Virus PSR14·89< 0·00014·490·0238·590·003

Phylogenetic tests

More-threatened primate taxa had significantly lower parasite richness (based on residual values) than their less-threatened sister-taxa (Table 1). Among the three major parasite groups this trend was in the same direction, and the effect of host threat status was significant for both viruses and protozoa (Table 1).

prediction 2: parasite specificity and transmission mode

Non-phylogenetic tests for host specificity

Differences in parasite species richness between threatened and non-threatened primates were similar for both generalist and specialist parasites (Fig. 3a). Accordingly, we found no significant effect of host threat status on the proportion of generalist parasites per host species (F1,115 = 0·05; P = 0·811). These results remained unchanged when we included only those host species for which three or more parasite species had been reported (F1,71 = 0·25; P = 0·620).

Figure 3.

(a) Parasite species richness in threatened and non-threatened primate species, shown as residuals from regression of parasite species richness on sampling effort. (a) Specialist vs. generalist parasites. Specialist parasites were specific to single host families, genera or species, whereas generalists could infect hosts from multiple families or orders. (b) Mobile and non-close (arthropod vectors, non-close contact and intermediate hosts) vs. close contact transmission modes. Error bars represent standard errors.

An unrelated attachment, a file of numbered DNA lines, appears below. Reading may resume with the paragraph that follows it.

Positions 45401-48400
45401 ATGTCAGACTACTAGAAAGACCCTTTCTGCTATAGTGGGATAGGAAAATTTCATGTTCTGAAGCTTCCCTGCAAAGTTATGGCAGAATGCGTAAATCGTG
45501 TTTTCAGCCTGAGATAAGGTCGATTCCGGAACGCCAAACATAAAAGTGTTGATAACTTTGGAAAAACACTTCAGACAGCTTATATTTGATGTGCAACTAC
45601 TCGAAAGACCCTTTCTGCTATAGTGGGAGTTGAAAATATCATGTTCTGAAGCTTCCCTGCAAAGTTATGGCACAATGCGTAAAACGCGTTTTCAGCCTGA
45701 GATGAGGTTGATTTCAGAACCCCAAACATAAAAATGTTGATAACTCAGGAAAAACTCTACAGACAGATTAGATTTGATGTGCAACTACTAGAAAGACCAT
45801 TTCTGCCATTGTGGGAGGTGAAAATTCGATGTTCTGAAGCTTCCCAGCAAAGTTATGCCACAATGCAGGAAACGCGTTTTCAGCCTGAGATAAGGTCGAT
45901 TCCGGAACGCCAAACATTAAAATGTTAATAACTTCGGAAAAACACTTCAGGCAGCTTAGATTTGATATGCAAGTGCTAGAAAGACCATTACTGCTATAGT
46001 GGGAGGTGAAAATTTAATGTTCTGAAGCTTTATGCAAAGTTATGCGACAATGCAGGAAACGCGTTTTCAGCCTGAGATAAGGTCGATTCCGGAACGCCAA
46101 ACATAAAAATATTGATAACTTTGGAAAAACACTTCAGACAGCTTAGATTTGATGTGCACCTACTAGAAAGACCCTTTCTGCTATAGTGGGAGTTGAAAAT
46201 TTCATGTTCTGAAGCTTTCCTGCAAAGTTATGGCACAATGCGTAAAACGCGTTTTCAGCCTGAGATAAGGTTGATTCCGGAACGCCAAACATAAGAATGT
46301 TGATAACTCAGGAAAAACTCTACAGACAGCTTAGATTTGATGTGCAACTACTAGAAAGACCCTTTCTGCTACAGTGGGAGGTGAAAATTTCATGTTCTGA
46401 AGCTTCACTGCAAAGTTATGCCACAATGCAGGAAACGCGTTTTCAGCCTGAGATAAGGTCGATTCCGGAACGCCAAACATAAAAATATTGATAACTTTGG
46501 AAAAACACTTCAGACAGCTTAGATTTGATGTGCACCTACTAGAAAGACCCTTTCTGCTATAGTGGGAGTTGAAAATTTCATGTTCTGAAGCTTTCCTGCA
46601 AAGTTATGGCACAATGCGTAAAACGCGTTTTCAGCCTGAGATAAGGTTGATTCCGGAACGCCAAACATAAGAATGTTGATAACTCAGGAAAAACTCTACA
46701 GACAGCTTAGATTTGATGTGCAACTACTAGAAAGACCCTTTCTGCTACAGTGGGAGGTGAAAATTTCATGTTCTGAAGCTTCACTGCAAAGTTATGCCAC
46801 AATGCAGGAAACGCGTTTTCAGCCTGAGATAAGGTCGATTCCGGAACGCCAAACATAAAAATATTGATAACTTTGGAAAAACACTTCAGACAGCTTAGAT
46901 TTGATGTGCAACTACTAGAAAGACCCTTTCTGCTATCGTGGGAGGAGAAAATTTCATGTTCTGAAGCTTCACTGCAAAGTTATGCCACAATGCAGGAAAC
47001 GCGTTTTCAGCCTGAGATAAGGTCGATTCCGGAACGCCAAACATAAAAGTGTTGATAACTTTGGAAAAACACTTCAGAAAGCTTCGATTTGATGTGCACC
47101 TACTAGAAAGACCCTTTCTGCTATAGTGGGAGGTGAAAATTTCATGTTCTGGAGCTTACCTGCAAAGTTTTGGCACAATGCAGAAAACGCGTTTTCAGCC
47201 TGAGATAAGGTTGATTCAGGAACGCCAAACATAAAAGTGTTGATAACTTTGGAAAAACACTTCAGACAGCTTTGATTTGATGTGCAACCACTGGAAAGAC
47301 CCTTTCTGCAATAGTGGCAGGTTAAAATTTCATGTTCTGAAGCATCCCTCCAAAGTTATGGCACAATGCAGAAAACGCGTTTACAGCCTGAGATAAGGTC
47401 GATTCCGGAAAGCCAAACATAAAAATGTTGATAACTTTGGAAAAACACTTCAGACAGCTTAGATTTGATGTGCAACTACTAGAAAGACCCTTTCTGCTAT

We also tested the effect of host threat status on the log-transformed numbers of specialist and generalist parasites in separate anovas that included citation counts as a continuous covariate. Results showed that both generalist (F1,114 = 4·68; P = 0·021) and specialist parasite richness (F1,114 = 3·18; P = 0·048) were lower in threatened host species. In multivariate analyses that included host threat status and three additional host traits as covariates, estimates of generalist and specialist parasite richness remained lower among threatened host species (Table 3), although the trend for generalist parasite richness became non-significant. Moreover, generalist parasite richness increased significantly with body mass and geographical range size, but not with population density (Table 3). For specialist parasites, richness increased significantly with body mass and population density, but not geographical range size (Table 3).